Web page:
Something else to consider is cost. There are a number of budget influences, everything from acquisition costs and total cost of ownership will have an impact, not to mention the budget limitations of individual organisations. An ideal formula will consider cost per IOPS, cost per TB and ongoing management/support costs. Hybrid architecture solutions often offer the best value here, however for organisations running all-flash systems, data reduction technologies such as deduplication and compression can significantly reduce the cost.

Finally, one often ignored, but highly critical aspect is the quality of flash used within all-flash or hybrid storage systems. Multi -Level Cell (MLC) NAND, the most popular flash media used in all-flash and hybrid storage solutions, predominantly comes in two flavours – enterprise-grade (eMLC) and consumer-grade (cMLC). The major difference between the two is the longevity of flash memory cells as defined by the number of times it can be erased and re-written (programme-erase cycles). While cMLC is rated at about 3000-5000 programme erase cycles, the higher quality eMLC flash is rated at approximately 30,000-35,000 PE cycles. It is important to be aware of the quality of flash in a storage array as it can greatly impact the lifespan of the array and reliability of data.

The criteria discussed should not be new to any organisation and we anticipate it to remain the same for the foreseeable future. Flash is a revolutionary media but before organisations get swept up in the tide it is important to take a balanced approach, keeping these criteria in mind. In doing so, organisations should be afforded a storage solution that best addresses individual business needs.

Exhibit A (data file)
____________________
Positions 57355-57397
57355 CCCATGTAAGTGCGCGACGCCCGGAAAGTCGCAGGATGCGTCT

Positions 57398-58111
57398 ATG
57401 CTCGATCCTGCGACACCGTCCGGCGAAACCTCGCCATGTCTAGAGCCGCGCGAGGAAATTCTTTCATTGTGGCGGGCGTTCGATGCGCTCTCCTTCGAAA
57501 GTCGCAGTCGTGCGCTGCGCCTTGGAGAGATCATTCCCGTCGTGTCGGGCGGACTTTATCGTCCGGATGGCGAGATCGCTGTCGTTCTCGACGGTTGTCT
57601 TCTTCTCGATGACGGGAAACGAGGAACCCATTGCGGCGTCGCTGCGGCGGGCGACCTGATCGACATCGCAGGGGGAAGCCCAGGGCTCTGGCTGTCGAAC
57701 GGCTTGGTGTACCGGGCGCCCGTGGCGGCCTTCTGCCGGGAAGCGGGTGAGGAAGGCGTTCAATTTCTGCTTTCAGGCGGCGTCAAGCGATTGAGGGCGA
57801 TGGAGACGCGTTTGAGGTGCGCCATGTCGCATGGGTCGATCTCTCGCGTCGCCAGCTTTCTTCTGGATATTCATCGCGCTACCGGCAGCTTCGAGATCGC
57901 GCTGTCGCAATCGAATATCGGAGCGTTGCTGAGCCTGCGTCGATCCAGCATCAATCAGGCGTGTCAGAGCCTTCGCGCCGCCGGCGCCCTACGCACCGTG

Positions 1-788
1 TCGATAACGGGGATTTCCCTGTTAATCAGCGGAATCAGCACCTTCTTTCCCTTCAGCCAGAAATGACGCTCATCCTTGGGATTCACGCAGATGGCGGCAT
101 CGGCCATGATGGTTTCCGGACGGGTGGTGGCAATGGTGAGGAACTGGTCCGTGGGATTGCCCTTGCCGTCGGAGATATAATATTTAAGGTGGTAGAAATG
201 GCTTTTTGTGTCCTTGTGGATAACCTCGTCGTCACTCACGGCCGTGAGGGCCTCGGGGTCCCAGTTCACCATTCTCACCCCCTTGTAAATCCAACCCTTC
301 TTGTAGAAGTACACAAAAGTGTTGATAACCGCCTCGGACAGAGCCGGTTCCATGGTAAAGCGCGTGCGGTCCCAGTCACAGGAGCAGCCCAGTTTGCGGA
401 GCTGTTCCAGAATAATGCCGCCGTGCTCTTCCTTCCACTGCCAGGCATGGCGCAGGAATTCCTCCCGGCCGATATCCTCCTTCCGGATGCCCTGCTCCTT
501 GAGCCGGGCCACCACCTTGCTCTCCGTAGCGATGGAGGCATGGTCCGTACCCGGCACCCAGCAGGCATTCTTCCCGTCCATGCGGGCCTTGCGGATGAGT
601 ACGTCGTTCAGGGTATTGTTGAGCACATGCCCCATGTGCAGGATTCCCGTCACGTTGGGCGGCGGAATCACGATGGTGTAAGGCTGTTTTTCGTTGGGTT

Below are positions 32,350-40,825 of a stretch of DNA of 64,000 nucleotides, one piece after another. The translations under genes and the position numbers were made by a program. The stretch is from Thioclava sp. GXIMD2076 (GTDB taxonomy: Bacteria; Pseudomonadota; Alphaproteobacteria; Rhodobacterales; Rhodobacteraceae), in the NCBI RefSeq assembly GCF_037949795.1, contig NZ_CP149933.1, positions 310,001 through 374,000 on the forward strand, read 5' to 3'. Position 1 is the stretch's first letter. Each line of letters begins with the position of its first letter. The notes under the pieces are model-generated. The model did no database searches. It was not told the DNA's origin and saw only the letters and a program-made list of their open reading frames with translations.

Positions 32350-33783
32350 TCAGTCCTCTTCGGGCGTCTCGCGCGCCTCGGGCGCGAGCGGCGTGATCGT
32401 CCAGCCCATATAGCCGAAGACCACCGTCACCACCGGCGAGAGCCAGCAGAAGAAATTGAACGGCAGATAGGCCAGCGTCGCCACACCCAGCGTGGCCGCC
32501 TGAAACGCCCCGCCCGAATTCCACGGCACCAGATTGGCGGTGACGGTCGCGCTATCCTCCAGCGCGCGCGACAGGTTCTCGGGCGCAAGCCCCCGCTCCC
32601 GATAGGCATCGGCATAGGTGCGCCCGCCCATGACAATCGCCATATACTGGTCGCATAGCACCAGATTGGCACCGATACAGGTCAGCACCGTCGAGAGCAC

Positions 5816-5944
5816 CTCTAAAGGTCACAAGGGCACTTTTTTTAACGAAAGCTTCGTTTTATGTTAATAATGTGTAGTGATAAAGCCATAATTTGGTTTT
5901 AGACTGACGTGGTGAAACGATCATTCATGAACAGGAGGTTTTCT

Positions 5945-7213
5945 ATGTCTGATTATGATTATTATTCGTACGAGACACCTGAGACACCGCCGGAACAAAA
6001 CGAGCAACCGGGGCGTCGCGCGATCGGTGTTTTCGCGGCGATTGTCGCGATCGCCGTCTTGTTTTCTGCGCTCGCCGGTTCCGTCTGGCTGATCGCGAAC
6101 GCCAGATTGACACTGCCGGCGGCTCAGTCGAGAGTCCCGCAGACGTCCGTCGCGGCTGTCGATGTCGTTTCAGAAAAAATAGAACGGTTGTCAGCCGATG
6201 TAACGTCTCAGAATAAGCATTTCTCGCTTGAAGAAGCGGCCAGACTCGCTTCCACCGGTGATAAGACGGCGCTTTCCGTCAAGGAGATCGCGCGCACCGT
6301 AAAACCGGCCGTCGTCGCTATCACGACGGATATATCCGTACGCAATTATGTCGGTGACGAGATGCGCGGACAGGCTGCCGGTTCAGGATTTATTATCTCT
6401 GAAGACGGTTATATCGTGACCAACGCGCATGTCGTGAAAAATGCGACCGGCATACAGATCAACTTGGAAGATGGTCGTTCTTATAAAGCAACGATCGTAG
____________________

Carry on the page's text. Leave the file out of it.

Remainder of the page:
Ideally organisations will end up with a seamless architecture that leverages flash both as a standalone media (all-flash) as well as an accelerator for other media (hybrid) – resulting in the best combination of cost per IOPS, cost per TB and latency characteristics. Organsations can choose to ignore one or more of these criteria for a narrow application; however, for storage across the entire datacentre, it is essential to choose a platform that gives you the best of all worlds.

There will always be faster and larger media, and equally voracious applications that will consume at higher speeds and bigger capacities. Looking forward, the number of storage options will only increase as costs are reduced and technology advances. Therefore, a large part of storage evaluation should be looking for a solution that can balance the tension between capacity and performance – the concept of right-sizing flash solutions has never been more relevant. It is essential that organisations review their storage selection criteria and choose the most relevant solution, that not only suits the business now, but that also easily scales up and down as the organisation evolves.